Warner Bros. Discovery is preparing to launch a streaming service in partnership with ESPN / Disney and Fox Sports, as reported earlier by CNBC and Sports Business Journal. All three companies have agreed in principle to launch an as-yet-unnamed standalone app, of which they all share one-third ownership, this fall that streams a range of leagues and sports.
It is poised to have sports networks including ESPN, ESPN2, ESPNU, SECN, ACCN, ESPNews, ABC, FOX, FS1, FS2, BTN, TNT, TBS, and truTV. The new service will air games from the National Football League (NFL), Major League Baseball (MLB), the National Basketball Association (NBA), and the National Hockey League (NHL), along with NASCAR, PGA Tour Golf, Grand Slam Tennis, and more. Disney Plus, Hulu, and Max users will also get the option to bundle the new service.
The Verge reached out to the three companies with a request for more information but didn’t immediately hear back.
“The launch of this new streaming sports service is a significant moment for Disney and ESPN, a major win for sports fans, and an important step forward for the media business,” Disney CEO Bob Iger said in a statement. “This means the full suite of ESPN channels will be available to consumers alongside the sports programming of other industry leaders as part of a differentiated sports-centric service.”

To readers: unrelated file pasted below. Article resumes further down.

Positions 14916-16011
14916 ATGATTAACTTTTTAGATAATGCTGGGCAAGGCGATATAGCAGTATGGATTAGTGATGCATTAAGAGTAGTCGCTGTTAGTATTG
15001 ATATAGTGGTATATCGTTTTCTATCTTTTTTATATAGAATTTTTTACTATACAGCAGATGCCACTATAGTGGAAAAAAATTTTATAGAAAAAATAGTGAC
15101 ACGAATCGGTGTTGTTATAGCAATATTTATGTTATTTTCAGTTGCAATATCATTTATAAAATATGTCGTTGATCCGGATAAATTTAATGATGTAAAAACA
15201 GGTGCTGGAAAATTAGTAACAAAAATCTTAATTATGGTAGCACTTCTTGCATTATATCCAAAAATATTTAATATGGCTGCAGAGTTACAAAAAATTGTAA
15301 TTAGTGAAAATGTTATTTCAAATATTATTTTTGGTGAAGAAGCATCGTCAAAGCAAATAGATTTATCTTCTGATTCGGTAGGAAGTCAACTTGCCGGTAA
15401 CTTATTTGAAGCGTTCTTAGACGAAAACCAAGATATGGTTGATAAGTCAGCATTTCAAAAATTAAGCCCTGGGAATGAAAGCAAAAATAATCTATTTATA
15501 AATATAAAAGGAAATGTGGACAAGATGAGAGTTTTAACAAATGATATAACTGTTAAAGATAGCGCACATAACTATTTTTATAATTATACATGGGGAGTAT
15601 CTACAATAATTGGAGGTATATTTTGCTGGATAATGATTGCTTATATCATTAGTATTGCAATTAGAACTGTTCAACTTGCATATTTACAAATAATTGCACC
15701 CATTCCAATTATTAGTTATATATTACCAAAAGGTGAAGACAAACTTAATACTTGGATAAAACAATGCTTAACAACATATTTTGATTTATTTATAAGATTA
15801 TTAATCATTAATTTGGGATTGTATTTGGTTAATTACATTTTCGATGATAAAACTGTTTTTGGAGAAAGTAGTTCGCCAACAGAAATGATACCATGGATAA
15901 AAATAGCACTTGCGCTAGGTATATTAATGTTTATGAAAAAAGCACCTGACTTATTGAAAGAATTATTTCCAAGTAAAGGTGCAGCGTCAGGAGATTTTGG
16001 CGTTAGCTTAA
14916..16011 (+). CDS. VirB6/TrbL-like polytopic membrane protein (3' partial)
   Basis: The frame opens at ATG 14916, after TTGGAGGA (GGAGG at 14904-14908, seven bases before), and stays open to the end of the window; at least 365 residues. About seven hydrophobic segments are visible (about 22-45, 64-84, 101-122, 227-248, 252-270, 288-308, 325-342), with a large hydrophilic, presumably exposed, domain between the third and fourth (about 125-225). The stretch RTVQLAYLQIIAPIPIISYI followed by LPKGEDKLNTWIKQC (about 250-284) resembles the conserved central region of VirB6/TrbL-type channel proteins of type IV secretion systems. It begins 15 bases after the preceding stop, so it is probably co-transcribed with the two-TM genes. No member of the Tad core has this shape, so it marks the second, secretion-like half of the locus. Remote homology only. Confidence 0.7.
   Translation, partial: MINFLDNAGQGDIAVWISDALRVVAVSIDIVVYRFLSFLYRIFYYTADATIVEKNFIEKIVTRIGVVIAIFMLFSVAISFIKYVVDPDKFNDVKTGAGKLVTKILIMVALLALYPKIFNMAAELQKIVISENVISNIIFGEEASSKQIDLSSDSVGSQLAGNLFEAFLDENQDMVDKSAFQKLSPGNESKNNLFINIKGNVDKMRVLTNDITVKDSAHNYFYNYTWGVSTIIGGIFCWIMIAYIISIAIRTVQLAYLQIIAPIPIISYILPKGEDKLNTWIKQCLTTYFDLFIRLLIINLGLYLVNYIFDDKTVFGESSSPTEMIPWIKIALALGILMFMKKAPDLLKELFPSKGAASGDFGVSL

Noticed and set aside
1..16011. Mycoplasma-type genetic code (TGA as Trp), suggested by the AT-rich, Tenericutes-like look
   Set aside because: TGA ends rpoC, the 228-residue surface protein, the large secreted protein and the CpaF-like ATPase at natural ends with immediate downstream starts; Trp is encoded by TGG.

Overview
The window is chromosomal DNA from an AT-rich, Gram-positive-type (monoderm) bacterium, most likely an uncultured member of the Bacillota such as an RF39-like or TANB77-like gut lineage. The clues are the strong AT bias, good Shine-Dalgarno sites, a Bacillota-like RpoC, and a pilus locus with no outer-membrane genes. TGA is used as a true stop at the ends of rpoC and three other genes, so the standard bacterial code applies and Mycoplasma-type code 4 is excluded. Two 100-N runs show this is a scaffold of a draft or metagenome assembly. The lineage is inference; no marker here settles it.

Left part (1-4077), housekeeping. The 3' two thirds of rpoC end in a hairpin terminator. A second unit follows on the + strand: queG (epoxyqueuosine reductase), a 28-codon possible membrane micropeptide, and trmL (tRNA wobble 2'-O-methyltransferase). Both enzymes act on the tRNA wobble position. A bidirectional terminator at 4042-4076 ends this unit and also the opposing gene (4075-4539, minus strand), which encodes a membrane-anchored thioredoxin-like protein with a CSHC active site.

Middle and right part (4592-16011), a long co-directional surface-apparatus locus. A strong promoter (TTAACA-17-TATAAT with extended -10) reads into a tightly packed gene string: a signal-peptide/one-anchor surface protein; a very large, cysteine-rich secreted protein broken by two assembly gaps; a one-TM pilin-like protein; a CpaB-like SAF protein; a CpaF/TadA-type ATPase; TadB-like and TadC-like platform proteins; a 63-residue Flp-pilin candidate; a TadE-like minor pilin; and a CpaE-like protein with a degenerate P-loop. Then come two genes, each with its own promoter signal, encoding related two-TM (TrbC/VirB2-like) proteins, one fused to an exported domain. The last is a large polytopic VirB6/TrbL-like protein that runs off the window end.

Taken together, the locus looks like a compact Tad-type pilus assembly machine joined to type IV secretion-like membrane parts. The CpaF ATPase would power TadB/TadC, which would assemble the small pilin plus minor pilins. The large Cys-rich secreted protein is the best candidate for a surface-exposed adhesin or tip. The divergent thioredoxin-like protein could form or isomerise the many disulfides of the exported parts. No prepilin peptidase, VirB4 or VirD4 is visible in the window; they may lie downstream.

Sports streaming has become increasingly fractured as some leagues opt to continue airing games on traditional cable networks, while others have struck deals with streaming services. Last year, Warner Bros. Discovery’s Max streaming service launched a live sports add-on for an extra $9.99 per month.
Meanwhile, Amazon Prime Video has a deal to stream live Thursday Night Football games, and Apple TV Plus offers subscribers a Major League Soccer season pass. Paramount Plus and NBC’s Peacock also offer select live sports streams. Local blackouts due to regional sports streamers are another issue the combined app will have to deal with.
The Disney-owned ESPN is also expected to launch a streaming-only version of its sports network. Iger said last year that the company expects to launch a direct-to-consumer version of ESPN in 2025 as viewers turn away from cable. The company was also rumored to be shopping for a partner for ESPN after declining ad revenue from the once-lucrative cable market. ESPN and Disney spoke to the NFL and NBA about such a partnership, according to CNBC last year, but it seems the company found a new path by teaming up with one of its largest competitors (Fox) and one of its parent company’s largest competitors (Warner Bros. Discovery).
The move to bring together some of the biggest sports networks could create an even larger selection of streaming options for viewers that aren’t limited to just specific types of sports and leagues. It could create the kind of super sports streaming service that sports fans navigating the awful current environment would appreciate — or it could just be a more expensive, incomplete, and bug-ridden version of what we already had with cable TV.
We may hear more about the deal when Disney reports its earnings on Wednesday.